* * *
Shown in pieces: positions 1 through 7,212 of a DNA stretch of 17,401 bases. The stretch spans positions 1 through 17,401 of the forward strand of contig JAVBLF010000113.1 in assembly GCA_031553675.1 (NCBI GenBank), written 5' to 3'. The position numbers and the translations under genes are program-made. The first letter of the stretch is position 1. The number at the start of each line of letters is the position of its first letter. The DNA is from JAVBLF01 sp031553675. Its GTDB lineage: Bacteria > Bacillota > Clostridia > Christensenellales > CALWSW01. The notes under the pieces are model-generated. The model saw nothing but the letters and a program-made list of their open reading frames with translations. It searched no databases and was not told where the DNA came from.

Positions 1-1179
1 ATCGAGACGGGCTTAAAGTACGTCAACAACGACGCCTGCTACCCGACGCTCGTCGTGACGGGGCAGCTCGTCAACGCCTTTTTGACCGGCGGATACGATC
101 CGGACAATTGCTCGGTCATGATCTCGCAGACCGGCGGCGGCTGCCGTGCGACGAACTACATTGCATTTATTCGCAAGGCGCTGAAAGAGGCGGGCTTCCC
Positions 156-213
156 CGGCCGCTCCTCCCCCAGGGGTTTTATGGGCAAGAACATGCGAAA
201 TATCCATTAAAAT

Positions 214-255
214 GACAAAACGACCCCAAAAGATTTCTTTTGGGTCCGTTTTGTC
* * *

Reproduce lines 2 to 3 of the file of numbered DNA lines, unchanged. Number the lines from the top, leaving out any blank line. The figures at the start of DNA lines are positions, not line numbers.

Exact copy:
Positions 1-1179
1 ATCGAGACGGGCTTAAAGTACGTCAACAACGACGCCTGCTACCCGACGCTCGTCGTGACGGGGCAGCTCGTCAACGCCTTTTTGACCGGCGGATACGATC